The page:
It takes Crossroads GPS a little while to get to the point, at least for a TV spot, but they do save the best for last. The run-up is a defense of Wisconsin Republicans who decided to take on the public-employee unions and stick to their positions after their Democratic opponents ran out of town rather than lose a vote in the legislature, which puts the issue of PEUs in the perspective of budgets and fiscal control. But it’s the speech at the end that makes clear how PEUs leverage the power of the state to allow unions to raid taxpayer wallets:
NEA general counsel Bob Chanin explained it well in July 2009:
It is not because we care about children, and it is not because we have a vision of a great public school for every child. NEA and its affiliates are effective advocates because we have power. And we have power because there are more than 3.2 million people who are willing to pay us hundreds of millions of dollars in dues …”
Willing? Dues payments aren’t voluntary in most instances. They get taken from the paychecks of teachers whether they support the NEA or not. The reason those dues get taken from checks is that the NEA and other PEUs have used their political muscle in states like Wisconsin to enforce closed-shop rules and mandatory dues payments. They need those rules to keep the dollars flowing, not because their members are willing to pony up dues, but because so many public employees aren’t willing to pay them. Otherwise, the unions wouldn’t need the state to be their collection agents. In Indiana, for instance, Mitch Daniels made dues payments voluntary — and 95% of their state workers don’t pay dues as a result.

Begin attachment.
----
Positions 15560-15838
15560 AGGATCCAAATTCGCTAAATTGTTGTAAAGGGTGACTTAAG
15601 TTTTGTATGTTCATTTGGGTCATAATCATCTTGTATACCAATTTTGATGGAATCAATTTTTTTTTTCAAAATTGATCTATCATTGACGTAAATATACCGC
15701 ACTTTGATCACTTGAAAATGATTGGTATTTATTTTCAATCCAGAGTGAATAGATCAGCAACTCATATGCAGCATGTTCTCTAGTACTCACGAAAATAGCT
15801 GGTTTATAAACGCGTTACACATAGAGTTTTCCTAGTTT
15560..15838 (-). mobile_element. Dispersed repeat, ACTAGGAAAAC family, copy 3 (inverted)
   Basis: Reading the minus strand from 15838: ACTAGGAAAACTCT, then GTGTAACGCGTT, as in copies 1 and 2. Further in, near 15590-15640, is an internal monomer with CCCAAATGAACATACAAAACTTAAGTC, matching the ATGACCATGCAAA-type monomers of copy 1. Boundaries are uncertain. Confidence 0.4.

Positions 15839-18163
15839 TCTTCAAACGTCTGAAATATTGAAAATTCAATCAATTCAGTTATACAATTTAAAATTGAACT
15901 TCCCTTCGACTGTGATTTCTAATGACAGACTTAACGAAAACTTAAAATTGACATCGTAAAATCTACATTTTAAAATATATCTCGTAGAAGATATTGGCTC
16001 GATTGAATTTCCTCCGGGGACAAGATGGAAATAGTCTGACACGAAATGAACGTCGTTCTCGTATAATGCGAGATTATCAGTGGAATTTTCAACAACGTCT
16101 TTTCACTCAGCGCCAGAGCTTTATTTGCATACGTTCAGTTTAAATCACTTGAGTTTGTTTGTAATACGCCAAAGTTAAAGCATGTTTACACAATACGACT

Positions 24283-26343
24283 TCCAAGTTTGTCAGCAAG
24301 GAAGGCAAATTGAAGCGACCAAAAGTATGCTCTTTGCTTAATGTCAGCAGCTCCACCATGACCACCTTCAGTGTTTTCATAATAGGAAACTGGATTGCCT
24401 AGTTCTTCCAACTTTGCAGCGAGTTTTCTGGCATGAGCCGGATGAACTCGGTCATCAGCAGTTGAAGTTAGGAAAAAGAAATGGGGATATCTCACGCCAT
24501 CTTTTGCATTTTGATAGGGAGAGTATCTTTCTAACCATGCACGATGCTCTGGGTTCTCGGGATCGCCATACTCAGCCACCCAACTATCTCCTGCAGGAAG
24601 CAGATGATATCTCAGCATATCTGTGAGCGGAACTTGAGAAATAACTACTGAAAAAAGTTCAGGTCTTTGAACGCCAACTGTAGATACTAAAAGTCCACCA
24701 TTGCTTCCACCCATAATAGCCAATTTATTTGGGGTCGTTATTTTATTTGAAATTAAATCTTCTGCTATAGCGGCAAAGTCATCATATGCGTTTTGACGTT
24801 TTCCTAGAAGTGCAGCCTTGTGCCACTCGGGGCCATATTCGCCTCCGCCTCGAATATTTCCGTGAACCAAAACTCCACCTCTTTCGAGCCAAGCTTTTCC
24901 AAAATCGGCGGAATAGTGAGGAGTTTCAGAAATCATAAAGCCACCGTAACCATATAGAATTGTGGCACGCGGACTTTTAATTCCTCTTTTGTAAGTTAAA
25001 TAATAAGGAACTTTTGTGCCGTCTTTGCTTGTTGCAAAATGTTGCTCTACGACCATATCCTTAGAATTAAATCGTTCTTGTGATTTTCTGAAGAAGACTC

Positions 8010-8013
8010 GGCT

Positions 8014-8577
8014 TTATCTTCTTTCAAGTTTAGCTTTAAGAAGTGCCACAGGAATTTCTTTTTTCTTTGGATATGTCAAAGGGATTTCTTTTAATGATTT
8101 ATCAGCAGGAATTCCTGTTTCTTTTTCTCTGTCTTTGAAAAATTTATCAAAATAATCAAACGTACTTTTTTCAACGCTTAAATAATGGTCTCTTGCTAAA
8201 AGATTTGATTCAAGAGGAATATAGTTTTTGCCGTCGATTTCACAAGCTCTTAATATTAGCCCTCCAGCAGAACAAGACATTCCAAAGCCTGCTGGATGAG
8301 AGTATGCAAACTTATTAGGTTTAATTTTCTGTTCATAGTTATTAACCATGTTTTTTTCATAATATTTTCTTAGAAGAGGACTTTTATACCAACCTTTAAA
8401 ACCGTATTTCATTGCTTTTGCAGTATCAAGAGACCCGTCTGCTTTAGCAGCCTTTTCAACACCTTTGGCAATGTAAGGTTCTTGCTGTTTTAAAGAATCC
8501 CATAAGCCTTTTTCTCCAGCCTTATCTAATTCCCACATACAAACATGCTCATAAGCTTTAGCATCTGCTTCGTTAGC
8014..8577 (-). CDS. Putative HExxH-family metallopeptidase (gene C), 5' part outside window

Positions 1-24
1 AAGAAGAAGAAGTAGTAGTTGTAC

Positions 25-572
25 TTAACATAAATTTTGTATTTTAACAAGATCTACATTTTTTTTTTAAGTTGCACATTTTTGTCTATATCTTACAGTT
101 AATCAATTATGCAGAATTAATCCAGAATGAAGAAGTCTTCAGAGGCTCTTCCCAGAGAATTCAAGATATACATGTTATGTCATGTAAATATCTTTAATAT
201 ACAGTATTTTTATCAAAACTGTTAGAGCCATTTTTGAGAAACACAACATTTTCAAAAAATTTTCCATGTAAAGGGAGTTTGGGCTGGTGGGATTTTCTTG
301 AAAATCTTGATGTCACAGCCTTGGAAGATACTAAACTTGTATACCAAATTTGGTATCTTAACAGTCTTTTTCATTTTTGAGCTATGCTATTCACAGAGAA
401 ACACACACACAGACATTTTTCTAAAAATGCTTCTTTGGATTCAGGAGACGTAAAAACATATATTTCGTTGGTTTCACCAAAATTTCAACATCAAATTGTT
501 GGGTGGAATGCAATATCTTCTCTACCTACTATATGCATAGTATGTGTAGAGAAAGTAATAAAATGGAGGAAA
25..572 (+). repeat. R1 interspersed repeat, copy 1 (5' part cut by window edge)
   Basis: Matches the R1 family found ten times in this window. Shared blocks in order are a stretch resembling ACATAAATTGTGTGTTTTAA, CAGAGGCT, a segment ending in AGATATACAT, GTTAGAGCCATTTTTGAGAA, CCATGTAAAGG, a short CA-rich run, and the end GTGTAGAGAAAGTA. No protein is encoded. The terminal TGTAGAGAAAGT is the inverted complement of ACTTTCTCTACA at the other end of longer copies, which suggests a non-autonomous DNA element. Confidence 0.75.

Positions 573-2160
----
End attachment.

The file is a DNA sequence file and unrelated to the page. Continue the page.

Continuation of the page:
Willing, indeed. If Chanin wants to put his claim to the test, then he should be backing Scott Walker’s open-shop rules in Wisconsin. We’ll see how many public employees are “willing” to pay dues — and how many had those dues strongarmed out of them over the years.